I’ve owned every Apple TV since the original one. I’ve also been a “cord cutter” for many years. I’m the ideal Apple TV owner in a lot of ways. I subscribe to all of Apple’s services (iCloud Storage, Apple Music, etc). I’m all in on HomeKit as well. We actually own five Apple TVs (1 of the 4K models, and 4 of the previous generation ones). I’d say that I’m as big of an Apple TV fan as there is.
The problem, I believe, is that it’s become similar to HomePod: a device that’s perfect for people who are all in on Apple. Some people will argue that all of Apple’s products are better when used alongside others. While that’s true, I’d also say that Apple’s best products are also best in class on their own (iPhone, iPad, Mac). I think the Apple TV is great, but it still has some major flaws. So what’s wrong with the Apple TV?
Apps Aren’t A Differentiator
When Tim Cook unveiled the 4th generation Apple TV, he said: “We believe the future of TV is apps.” He was right, and Roku knew that years earlier when they had an app store on their devices as well. What makes iOS so great compared to anything else isn’t just the app selection (most of my core apps are available on Android), but rather the experience of using iOS. When you launch Netflix on Android vs. Netflix on iOS – is there much of a difference? No, there isn’t.
This scenario is precisely what happens for Roku or Amazon Fire TV. When you starting playing season 2 of Glow on Netflix, you don’t notice if you are using an Apple TV, Roku, or Amazon Fire TV. As it should, the device fades away to let the content shine.
Apple’s issue is that the majority of the primary content providers have their apps on all of the other platforms. If Apple can build an impressive lineup of original TV shows and only have them on appear on Apple TV, we can have this discussion over again. Right now, the major exclusive apps are Apple Music and iCloud Photo Library. Apps might be the future of TV, but Apple is showing the same content compared to its competitors.
I’m not going to sugarcoat it: the Siri remote for the Apple TV is not good. The buttons are better in the 4K version, but it’s entirely too thin. I cannot count the number of times we’ve lost it. It slides into random crevasses in our couches that I didn’t even know existed. It needs to be at least as thick as four of them strapped together with rubber-bands. No one was asking for a remote this thin, and it’s a worse product because of it.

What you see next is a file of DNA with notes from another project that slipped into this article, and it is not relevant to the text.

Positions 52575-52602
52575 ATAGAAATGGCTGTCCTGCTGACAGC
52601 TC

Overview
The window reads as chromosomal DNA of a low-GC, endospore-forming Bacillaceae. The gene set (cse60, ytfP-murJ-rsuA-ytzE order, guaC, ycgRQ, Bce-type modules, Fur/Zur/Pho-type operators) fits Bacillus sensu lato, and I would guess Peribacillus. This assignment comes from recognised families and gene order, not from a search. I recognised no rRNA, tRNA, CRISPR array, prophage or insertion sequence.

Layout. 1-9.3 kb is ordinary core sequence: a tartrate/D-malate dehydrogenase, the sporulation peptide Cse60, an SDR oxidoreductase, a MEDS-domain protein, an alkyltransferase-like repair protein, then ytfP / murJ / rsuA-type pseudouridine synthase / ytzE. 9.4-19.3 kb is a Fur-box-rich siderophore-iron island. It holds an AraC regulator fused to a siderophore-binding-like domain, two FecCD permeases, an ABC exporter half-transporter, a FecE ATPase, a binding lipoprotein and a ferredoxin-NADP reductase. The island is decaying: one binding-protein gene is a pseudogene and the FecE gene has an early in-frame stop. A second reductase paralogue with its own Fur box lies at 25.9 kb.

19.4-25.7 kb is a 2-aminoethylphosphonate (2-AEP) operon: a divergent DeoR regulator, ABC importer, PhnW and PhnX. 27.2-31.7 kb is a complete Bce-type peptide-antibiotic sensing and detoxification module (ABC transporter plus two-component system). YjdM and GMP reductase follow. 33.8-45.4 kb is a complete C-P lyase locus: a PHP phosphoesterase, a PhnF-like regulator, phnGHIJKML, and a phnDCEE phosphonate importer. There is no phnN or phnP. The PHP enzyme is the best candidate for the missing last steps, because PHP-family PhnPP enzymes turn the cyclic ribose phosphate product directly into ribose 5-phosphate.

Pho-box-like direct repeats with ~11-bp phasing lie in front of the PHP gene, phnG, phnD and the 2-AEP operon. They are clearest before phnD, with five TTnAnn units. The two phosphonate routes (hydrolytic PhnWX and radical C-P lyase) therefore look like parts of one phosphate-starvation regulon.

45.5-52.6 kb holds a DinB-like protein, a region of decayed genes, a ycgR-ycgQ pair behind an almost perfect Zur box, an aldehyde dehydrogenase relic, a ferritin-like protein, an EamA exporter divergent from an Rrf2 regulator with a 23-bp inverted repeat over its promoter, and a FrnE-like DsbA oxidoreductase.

I was recently catching up on Season 5 of Business Wars, and they looked at the Nintendo vs. Sony battles in the 90s. While I was listening, I kept coming back to Apple’s misses in the gaming market with the Apple TV. In my opinion, there is no reason the Apple TV shouldn’t have console quality games. During the podcast, they talked about how Sony courted video game developers. Apple needs to court game developers. They need big hits that are exclusive to the platform. Is it realistic that it can compete with Xbox and PlayStation in this generation? No, but it can indeed have enough great games to give someone a reason to buy it over Roku or Amazon Fire TV. Even if it has to commission the games itself, Apple TV needs more games.
Long-term, I also don’t see a reason why Apple TV can’t be a major player in console gaming. They’ll need to include a controller in the box, though.
I conclude this article with something that’s easy to pick at. With its current feature lineup, the Apple TV is overpriced. Apple products command a premium price, but they also generally deliver an exceptional experience. Who’s the Apple TV made for? The Apple fan who’s already made a premium for the rest of their products. The Apple TV that came out in 2015 still costs $149. When they released the 4K version in 2017, they simply increased the price. The current non–4K version should be $99, and the 4K version should be $129. These prices are still a premium over their competitors, but it’s at least in the realm of being reasonable. $179 for the 4K version is a rip off compared to its competitors (and I own one!).
I have a lot of hope for tvOS and Apple TV long-term. It’s got as much future promise as any of Apple’s products. The TV experience still hasn’t been reinvented, and I’m hopeful Apple is still pulling at strings. AirPlay, Apple Music, and iCloud Photo Library just aren’t enough.